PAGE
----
Wharton administration says city employees need to “chill out” about budget cut concerns

MEMPHIS, Tenn. — City employees are turning their backs turned on city hall and an administration they say has turned their backs on them.

They came with homemade signs, t-shirts, and a message for Mayor A C Wharton.

Heater File helped organize the protest.

She said, “Nothing is going to keep us from fighting this until the vote is reversed.”

This group got its start online after the City Council voted to cut city employee benefits.

File said it was time for action.

“We can keep posting and posting or not standing for anything else.”

Tuesday, they took their frustrations to the streets. Circling city hall, they came together and prayed.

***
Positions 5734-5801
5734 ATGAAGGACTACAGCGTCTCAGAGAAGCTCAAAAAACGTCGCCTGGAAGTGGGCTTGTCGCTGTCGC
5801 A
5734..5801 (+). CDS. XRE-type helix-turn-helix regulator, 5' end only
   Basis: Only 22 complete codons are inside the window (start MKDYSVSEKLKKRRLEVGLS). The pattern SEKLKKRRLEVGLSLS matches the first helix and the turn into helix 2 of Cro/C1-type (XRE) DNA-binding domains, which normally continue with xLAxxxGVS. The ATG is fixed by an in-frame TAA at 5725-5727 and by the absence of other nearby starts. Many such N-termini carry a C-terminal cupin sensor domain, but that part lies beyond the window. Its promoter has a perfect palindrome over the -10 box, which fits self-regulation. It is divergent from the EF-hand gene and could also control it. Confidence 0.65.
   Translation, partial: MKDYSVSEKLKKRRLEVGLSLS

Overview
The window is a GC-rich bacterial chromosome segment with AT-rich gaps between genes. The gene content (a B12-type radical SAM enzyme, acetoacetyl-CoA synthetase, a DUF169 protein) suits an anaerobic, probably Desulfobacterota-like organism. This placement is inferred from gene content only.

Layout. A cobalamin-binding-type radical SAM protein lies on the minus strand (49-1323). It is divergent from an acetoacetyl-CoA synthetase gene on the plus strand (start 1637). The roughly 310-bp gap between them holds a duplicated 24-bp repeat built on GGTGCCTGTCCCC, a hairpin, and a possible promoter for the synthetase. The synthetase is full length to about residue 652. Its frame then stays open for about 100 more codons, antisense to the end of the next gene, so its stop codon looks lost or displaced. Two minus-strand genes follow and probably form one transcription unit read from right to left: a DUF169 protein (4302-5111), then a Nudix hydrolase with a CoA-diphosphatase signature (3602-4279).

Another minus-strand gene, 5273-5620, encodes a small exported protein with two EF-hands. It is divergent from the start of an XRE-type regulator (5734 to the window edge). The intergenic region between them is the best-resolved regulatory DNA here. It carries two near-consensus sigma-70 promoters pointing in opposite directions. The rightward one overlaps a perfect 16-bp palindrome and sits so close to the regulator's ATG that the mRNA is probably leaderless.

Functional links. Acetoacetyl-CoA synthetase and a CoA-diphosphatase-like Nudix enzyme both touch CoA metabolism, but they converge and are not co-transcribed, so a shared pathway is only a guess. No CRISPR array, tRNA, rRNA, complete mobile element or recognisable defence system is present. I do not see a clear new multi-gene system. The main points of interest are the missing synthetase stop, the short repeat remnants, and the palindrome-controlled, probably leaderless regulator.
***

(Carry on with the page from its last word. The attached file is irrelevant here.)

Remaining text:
Kenneth Whalon, Jr., lead the prayer, saying, “Lord, I come now asking for a miracle. Because they say this decision is final.”

Inside city hall, Mayor Wharton’s chief administrative officer said this decision wasn’t popular, but it was the only one presented. And it’s final.

“If everybody can just chill out we can take a deep breath and exhale and if we work together we can work through this.”

He said it was this or raise property taxes, an option that was even less popular and productive.

“Let’s say for a second we did that what are we going to do next year and the year after this isn’t like you put the money down in the problem goes away.”

But protestors say the new budget has created new problems for their families and the city seems to be ignoring that.

File said, “They strap on vests, they strap on fire gear, they lay their lives down for this city.”

This problem doesn’t appear to be going away either. The mayor’s administration say undoing this budget goes against state law, and they’ve still got the pension to deal with.


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